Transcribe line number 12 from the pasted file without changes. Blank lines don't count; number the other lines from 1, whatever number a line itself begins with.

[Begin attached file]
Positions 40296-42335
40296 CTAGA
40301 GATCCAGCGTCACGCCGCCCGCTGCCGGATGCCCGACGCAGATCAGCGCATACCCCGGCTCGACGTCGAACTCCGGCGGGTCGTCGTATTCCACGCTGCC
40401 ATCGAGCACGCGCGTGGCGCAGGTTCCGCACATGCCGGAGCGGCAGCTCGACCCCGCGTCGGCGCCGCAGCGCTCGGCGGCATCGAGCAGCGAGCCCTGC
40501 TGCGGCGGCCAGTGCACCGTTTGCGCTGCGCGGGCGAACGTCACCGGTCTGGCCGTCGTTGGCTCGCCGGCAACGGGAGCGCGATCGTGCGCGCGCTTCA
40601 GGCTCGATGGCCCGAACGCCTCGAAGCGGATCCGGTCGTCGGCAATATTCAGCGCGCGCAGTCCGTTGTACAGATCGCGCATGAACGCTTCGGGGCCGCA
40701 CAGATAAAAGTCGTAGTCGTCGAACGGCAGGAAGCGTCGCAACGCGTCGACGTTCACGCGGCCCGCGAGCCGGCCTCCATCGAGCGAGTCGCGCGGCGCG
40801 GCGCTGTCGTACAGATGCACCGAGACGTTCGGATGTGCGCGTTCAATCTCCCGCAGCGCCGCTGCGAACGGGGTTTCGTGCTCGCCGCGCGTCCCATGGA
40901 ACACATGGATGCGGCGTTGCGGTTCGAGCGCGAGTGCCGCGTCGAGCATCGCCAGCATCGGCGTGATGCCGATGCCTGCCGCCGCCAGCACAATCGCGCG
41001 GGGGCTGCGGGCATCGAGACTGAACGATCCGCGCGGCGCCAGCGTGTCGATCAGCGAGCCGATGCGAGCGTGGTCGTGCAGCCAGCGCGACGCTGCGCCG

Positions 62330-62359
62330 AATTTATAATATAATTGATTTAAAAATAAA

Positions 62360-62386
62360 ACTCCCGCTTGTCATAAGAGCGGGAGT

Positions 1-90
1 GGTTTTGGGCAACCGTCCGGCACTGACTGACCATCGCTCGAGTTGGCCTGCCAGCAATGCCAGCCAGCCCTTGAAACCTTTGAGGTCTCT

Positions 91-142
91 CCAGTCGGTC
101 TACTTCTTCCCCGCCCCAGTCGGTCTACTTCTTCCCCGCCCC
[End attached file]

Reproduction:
62330 AATTTATAATATAATTGATTTAAAAATAAA